Charm of third-gen Moto Guzzi V7 even more discreet
In The Discreet Charm of the Bourgeoisie, Luis Bunuel's excellent satire of the middle-class, the film-maker positions the actors sitting around a table, conversing freely with each other while sitting on toilets. Every so often, one of the characters will stand up, excuse themselves, and retire to a tiny room to woof down some food.
What's this got to do with Moto Guzzi's latest V7 range? Well, it contains a quartet of motorcycle models that are as left-field as that scene in the movie. And they have a charm that is definitely discreet. By that I mean that their capacity to impart riding pleasure is far from obvious upon first encounter.
It has always been thus with the V7 since it began to be based upon Guzzi's long-running "small block" engine, three generations and eight years ago. The "50th Anniverso" model added to the usual suspects this year – the Stone, the Special, and the Racer – celebrates the original V7 of 1967, which used a bigger blocked engine and grew into the fabulous and much revered V7 Sport in 1971. That bike was hailed as "the original Italian superbike" as it preceded Ducati's first supersports models by a couple of years.
As cockle-warming as this tenuous link to the distant past is to remember, the more relevant part of the current V7 story began in the 21st Century. For that's when Guzzi resurrected the name, using the venerable small-block engine housed in an historic Lino Tonti-designed half-cradle frame as its platform for a range of twin-shocked retro models.
The only real connection of these 750cc bikes to the hallowed V7 Sport was their engine capacity and a shapely tank design that mimicked that of the ancestral Guzzi sportster. But that homage to the past has really paid dividends for the eagle brand. Guzzi quite possibly would have been mothballed by owner Piaggio had the preceding small-block V7s not been so successful.
The new V7 III Special reviewed here therefore is part of the next step towards securing the future of the historic Mandello del Lario factory, located on the shores of Lake Como, where Moto Guzzi has been building bikes in the same place for longer that any other manufacturer. And although this Special looks a bike built using the same template as the first- and second-gen V7s, there are plenty of changes beneath the bodywork to justify Guzzi's hailing of a new generation.
For starters, the engine has been dragged not only into this decade, but the next one as well, through its new-found compliance with Euro 4 emission standards.
While it was at it, Guzzi gave it a redesign from top to bottom. Out go the "Heron heads" with the heavy pistons required for casting the combustion chambers inside their crowns, replaced by more conventional heads with combustion chambers in situ. At the bottom end, there's stronger new crankcases, housing a lighter crankshaft, and Guzzi is crowing about a significant reduction in pumping losses and friction.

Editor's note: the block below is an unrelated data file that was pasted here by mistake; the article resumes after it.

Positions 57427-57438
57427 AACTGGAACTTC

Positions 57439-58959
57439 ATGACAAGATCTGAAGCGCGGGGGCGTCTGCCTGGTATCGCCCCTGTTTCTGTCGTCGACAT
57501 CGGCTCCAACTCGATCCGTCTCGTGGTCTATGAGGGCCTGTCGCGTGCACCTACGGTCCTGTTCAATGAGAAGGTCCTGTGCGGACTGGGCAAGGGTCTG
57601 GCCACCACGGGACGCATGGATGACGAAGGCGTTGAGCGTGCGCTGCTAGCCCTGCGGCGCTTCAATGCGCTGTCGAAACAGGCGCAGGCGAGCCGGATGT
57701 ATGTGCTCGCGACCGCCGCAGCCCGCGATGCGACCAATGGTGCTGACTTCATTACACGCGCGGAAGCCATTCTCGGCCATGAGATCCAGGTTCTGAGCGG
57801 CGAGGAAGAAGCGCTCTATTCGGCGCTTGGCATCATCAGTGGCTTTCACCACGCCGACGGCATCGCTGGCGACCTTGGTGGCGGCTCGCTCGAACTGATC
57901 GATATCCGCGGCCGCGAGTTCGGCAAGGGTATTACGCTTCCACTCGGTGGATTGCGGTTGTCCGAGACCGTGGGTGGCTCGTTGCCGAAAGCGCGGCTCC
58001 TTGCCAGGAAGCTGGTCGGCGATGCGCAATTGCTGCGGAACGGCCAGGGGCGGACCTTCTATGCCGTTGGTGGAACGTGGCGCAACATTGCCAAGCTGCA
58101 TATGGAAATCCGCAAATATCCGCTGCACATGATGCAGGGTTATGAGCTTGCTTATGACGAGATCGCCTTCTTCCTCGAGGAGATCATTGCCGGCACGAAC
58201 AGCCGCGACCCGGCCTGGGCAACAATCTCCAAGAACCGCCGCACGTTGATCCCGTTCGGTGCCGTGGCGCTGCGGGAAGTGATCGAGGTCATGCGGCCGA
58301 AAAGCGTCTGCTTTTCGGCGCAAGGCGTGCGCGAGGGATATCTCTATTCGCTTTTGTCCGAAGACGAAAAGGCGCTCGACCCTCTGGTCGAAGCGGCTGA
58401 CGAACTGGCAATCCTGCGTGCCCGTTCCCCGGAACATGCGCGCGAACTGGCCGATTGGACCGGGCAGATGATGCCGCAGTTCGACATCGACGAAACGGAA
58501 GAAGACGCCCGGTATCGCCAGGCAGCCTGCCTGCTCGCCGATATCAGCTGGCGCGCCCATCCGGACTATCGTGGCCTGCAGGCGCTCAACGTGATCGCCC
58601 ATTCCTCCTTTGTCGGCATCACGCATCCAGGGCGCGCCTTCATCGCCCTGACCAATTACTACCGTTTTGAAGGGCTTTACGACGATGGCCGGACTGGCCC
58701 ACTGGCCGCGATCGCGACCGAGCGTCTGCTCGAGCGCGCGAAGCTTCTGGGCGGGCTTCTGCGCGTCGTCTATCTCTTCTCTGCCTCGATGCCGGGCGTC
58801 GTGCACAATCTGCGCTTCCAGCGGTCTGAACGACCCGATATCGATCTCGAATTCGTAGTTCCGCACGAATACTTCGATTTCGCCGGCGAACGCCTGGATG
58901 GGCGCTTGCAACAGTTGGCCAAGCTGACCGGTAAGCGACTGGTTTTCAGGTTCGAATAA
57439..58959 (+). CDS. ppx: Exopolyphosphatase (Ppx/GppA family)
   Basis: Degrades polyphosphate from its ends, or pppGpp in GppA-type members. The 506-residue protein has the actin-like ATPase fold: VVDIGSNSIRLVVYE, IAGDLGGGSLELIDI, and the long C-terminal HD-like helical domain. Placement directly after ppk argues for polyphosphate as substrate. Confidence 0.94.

The trademark single-plate clutch of the marque has been enlarged, and while the six-speed gearbox carries over from the V7 II, a lower first gear enhances take-offs, while a higher sixth adds a more relaxed persona when cruising on the open road.
Power output increases by 10 per cent, but don't get too excited, as this is still an air-cooled pushrod twin with two valves-per-cylinder that we're talking about. Maximum output is a heady 52bhp (38.7kW), a worthy increase of eight more horses, but the real victory is found in the increased ride-ability of the V7 across the entire rev range.
For it now starts more readily, settles into a flawless idle speed from cold, and staunchly refuses to stall upon taking off. These are big wins compared to past V7s, but the biggest one of all is the boost in riding force felt across the entire engine speed range. A V7 has always been a bike with an easy-riding personality, but the third iteration of the breed take it to the next level. It's also even easier on fuel, enhancing the ownership experience along with the shaft final drive.
That's all despite the engine being comprehensively strangled by the new exhaust system. There's plenty of horsepower waiting to be released within with a little, ahem, exhaust tampering. Plenty of thump too, as the sound the new V7 III makes is a little too socially acceptable.
Further dynamic victories can be found on the chassis front. The frame has been reinforced at the front, bringing extra rigidity, and adding steering agility along with an increase in the rake of the carry-over front forks. Longer new Kayaba rear shocks also quicken the steering without the bike feeling nervous, and it is even more of a delight to chuck around than previously. Be warned that it will run out of cornering clearance as the edges of the cross-ply Pirelli Sport Demon tyres approach, and that hitting big bumps mid-corner with that basic front fork can lead to a sudden modification of the chosen line through the corner.
Finishing the bike off are the improved ergos. The more comfy seat is sited lower at 770mm high, the mirrors are spread wider for better rear views, and the feet of both bike occupants are placed in more natural-feeling sites. Best of all, the bike still costs $15,990, which positions it directly against its fiercest rival, the Triumph Bonneville Street Twin. So, Brit or Italian? Shaft or chain? V-twin or parallel-twin? Either way, you'll get a discreetly-charming easy-rider that'll always put a smile on your face.